For those of you unfamiliar with the emerging scandal involving Mitt Romney and Bain Capital, I have broken down the debacle into five convenient sets of bullet points:
- In a federal disclosure form filed on August 12, 2011, Mitt Romney wrote that he had retired as CEO of Bain Capital to run the Salt Lake City Winter Olympics on February 11, 1999. Since then, Romney wrote, he had not "had any active role with any Bain Capital entity and has not been involved in the operations of any Bain Capital entity in any way."
- Last week, the Boston Globe revealed Bain Capital filed documents with the Securities and Exchange Commission (SEC) as late as 2002 reporting Romney as "sole stockholder, chairman of the board, chief executive officer, and president" of the company. Massachusetts financial disclosure forms also report that he earned at least $100,000 as a Bain "executive" in 2001 and 2002 and owned 100% of the company as of 2002.
- Independent sources are being discovered that also suggest Romney continued his involvement in the company after 1999. These include a Boston Globe article from 2002 in which Romney is referred to multiple times as the "CEO of Bain Capital until 2001" and testimony given by Romney that same year in which he mentions attending board meetings for at least three of Bain's companies, LifeLike Co., Marriott International, and Staples. At that same hearing, one of Romney's lawyers even declared that, “Now while all that was going on, very much in the public eye, what happened to his private and public ties to the Commonwealth of Massachusetts? And the answer is they continued unabated just as they had.
- A decade ago, Romney would have had good reason to exaggerate his involvement with Bain Capital. Back when he was running for Governor of Massachusetts, a controversy emerged as to whether Romney still qualified as a state resident, given his extensive work in Salt Lake City. His continued business involvement with Bain Capital was cited as among the pieces of evidence proving that he had maintained sufficient ties with Massachusetts to be eligible for higher office in that state.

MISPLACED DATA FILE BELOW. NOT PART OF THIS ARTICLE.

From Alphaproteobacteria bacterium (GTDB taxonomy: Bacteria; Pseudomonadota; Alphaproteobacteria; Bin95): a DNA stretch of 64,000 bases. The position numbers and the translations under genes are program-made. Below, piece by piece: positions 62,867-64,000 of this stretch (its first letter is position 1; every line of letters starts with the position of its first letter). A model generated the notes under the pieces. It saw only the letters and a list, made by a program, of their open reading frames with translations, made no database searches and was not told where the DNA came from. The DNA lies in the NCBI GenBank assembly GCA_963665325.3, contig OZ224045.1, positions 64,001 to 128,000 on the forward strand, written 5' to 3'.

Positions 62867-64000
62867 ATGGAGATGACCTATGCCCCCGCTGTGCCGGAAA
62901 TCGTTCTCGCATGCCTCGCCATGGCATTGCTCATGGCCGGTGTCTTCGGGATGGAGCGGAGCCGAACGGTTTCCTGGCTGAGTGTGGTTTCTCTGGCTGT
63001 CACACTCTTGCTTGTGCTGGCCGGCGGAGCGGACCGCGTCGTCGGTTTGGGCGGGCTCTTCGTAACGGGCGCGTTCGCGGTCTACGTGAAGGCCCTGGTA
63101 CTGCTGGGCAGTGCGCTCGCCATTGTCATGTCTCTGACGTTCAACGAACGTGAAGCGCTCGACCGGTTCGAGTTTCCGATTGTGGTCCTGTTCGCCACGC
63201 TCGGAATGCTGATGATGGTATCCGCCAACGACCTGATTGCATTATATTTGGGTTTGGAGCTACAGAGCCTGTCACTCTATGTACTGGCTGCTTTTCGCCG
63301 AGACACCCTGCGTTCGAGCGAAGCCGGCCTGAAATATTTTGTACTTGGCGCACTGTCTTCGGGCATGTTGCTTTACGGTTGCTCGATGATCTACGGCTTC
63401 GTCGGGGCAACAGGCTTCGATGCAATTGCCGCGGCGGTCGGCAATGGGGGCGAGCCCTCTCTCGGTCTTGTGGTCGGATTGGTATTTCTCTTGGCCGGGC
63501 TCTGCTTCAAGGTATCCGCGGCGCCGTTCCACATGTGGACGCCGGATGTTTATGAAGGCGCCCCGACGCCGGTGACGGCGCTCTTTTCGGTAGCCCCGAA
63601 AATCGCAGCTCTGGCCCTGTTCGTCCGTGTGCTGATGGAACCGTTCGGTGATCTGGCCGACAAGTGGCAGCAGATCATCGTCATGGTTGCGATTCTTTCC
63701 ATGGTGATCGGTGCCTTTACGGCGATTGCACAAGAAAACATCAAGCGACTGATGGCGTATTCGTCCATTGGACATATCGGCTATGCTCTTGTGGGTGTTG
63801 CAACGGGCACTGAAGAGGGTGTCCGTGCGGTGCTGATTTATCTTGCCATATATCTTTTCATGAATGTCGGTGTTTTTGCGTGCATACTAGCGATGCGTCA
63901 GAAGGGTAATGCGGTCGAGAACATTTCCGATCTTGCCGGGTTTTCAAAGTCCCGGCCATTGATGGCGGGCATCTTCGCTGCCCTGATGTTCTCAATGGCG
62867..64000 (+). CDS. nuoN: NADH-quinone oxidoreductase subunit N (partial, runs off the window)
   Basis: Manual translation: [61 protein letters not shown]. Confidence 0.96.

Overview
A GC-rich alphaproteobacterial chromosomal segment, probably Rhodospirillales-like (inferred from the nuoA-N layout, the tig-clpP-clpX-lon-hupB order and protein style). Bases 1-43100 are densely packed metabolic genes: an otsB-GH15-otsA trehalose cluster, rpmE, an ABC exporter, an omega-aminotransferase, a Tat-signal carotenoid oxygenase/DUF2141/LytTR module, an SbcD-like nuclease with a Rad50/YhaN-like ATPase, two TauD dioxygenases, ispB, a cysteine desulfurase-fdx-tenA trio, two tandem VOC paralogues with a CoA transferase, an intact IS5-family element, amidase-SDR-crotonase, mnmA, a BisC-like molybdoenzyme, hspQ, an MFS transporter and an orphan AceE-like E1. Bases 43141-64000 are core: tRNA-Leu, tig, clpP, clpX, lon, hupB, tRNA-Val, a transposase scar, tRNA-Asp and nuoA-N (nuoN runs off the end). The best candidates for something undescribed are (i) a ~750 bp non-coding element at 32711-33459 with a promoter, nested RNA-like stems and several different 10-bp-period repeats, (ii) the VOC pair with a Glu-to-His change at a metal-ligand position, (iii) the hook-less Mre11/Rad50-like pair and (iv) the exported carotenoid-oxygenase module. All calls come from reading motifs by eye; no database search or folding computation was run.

- Romney also had a motive for lying on his federal disclosure form last year. It is well-known that Bain Capital was responsible for numerous layoffs between 1999 and 2002, a fact that could work against Romney as he attempts to win over unemployed voters who blame corporate cupidity for their plight. Indeed, even Newt Gingrich briefly broached this subject during his campaign against Romney for the nomination last year.
- Now Romney has a motive to do everything in his power to reconcile the apparent inconsistency between what he said during the 2002 gubernatorial election (that he had been involved with Bain up to that year) and what he is saying during this election (that he left Bain in 1999). That is because, if he lied on any of the key government documents in question, he committed a felony.